Wednesday, January 12, 2011

Tears of the Black Tiger Mother

Okay, this is not the real post I promised. And Tears of the Black Tiger is a Thai film, not Chinese, but it was the first pun to come to mind...

So there's apparently some sort of mild controversy around Amy Chua, who wrote a book about her rather strict "Chinese mother" (her formulation, not mine) parenting style, which raised two genius daughters. The whole thing is rather storm-in-a-teacup, the kind of controversy that I'm sure publishers love springing up around non-fiction, because suddenly everyone wants your author to show up and explain his/her life/decisions or what-have-you.

For the most part, count me as a disinterested party. On the one hand, I think children are sociopathic little monsters who need to be disciplined (and also loved) into being socially tolerable. On the other hand, no matter what, I doubt Amy Chua's parenting style will ever be adopted by more than a small minority, mostly because parenting has become such a strange creature due to societal and economic pressures that even the strongest willpower can only do so much to overcome.

But... what bugs me about every article I read w/r/t Mrs. Chua is that, among the things she denied her kids, along such usual culprits as sleep-overs, TV and computer games, was being in the school play.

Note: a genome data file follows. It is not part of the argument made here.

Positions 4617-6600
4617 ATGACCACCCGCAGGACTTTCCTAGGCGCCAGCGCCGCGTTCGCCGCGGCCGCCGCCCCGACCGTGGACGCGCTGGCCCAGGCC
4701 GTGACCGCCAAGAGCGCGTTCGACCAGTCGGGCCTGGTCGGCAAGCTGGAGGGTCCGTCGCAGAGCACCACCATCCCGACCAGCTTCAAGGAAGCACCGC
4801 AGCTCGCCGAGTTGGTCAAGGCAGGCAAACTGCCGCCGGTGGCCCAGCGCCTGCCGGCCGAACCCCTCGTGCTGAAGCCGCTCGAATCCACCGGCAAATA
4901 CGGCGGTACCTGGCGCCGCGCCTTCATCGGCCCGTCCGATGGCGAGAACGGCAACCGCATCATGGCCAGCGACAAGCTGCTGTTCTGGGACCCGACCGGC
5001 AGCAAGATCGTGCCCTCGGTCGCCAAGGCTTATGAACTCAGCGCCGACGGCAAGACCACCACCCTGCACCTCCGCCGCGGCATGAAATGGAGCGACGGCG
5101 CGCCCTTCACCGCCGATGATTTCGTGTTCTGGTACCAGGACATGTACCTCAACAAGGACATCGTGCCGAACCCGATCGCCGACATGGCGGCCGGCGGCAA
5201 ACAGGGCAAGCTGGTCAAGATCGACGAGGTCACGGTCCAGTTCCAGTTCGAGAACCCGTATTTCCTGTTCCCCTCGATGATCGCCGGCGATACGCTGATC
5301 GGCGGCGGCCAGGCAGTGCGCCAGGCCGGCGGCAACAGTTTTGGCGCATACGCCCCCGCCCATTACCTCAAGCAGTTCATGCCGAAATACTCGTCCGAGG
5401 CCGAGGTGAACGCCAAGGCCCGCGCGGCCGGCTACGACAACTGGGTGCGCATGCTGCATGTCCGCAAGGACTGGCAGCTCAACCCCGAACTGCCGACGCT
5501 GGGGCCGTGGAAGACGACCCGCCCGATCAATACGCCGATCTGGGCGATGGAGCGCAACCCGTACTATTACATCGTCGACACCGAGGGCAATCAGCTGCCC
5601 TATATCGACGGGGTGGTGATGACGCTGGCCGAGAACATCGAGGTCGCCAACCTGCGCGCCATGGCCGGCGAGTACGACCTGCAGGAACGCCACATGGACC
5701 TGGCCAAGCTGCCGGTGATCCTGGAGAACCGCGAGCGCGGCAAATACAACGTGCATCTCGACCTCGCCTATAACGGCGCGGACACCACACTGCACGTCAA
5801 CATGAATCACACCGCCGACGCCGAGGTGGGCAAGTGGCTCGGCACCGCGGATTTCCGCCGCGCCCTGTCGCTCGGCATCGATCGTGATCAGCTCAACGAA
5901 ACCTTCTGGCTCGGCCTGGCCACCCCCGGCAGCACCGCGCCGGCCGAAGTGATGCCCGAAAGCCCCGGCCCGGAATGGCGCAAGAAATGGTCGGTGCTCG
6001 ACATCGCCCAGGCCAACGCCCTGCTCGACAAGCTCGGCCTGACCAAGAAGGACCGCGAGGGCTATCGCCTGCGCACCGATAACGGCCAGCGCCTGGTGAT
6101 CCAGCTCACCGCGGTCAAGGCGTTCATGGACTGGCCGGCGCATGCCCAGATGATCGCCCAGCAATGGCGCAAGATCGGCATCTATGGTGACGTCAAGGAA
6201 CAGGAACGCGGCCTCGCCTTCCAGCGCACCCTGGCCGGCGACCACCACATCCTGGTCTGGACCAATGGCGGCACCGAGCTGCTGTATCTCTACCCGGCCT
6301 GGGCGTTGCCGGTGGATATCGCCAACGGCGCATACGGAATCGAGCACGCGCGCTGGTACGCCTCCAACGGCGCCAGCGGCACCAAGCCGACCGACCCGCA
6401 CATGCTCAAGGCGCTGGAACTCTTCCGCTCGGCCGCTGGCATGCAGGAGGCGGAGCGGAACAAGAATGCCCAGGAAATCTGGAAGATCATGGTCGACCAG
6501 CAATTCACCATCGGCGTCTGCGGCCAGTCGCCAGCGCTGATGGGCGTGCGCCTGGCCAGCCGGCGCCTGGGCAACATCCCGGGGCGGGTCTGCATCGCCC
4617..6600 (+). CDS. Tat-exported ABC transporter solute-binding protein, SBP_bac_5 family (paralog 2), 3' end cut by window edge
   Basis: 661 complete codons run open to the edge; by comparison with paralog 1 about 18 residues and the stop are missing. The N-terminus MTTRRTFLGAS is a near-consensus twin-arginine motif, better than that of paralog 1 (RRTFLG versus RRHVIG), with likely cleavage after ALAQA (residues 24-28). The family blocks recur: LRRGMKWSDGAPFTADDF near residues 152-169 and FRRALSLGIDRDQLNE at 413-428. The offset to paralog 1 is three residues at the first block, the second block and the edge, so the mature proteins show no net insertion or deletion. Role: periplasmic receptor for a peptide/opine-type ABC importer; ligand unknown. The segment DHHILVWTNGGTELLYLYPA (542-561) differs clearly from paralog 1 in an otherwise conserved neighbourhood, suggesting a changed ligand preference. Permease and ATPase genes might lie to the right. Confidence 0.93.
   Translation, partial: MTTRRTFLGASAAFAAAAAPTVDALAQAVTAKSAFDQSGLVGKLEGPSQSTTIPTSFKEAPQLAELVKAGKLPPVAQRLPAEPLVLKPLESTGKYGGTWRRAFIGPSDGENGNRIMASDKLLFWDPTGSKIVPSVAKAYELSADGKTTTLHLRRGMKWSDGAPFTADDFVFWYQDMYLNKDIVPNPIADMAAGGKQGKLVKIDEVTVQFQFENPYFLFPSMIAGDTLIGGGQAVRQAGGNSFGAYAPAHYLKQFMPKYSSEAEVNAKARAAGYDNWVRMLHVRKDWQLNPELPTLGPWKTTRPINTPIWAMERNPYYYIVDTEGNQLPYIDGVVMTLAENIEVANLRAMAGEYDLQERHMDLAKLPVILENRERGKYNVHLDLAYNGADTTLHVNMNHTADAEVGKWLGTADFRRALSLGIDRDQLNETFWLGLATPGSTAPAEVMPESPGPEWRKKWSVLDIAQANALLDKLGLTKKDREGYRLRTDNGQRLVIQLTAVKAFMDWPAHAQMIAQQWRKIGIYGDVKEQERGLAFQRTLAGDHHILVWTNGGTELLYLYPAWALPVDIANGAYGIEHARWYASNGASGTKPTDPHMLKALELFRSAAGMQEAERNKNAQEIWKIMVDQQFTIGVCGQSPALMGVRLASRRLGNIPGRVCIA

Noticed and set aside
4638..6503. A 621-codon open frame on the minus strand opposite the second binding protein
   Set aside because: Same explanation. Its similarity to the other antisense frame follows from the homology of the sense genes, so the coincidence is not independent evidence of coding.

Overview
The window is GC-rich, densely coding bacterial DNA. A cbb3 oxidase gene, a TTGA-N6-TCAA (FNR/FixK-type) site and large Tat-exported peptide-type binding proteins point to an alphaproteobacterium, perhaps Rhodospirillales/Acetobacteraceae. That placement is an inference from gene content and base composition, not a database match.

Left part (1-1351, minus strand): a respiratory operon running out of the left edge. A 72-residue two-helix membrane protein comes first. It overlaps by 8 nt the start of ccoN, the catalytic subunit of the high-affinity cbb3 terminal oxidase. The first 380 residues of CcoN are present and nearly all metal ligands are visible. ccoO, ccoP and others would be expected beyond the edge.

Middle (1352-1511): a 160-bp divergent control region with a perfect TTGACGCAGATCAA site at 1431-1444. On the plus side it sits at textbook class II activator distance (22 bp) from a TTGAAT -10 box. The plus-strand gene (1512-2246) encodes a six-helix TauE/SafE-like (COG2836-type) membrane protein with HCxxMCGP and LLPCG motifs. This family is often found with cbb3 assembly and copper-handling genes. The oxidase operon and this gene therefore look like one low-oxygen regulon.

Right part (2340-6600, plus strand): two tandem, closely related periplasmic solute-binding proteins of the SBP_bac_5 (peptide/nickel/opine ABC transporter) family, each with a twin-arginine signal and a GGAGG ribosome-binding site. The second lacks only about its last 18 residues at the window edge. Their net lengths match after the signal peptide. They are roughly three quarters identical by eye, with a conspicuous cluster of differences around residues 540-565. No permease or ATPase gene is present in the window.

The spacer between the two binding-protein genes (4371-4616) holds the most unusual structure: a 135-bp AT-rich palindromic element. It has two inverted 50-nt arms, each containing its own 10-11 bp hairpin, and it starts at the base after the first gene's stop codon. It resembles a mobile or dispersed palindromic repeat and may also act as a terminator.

Amy Chua has nothing against art in general, as she talks about the importance of teaching her daughters music and making them practice, and also ballet. But not only did she not allow her kids to be in the school play, she also let drama be one of two classes they did not have to be #1 in.

(Gym was the other class, which seems rather silly, as most gym programs would give you an A just for not beating up kids and trying to do the activities. And if you practice ballet for hours a day, I bet you can climb the rope once.)

Rather than turn this into a huge rant, I just want to say that acting in school plays was the first time I ever had people other than a teacher (or my parents) applaud my imagination and creativity. It was the first time it was socially acceptable for me to show those traits and, not only that, even be appreciated by my peers.

I'm not going to claim it turned me from an outcast to a popular kid, but it at least showed me that, at times, the world beyond administration could value creativity and imagination. And that's the one thing I personally would not want to deprive a kid.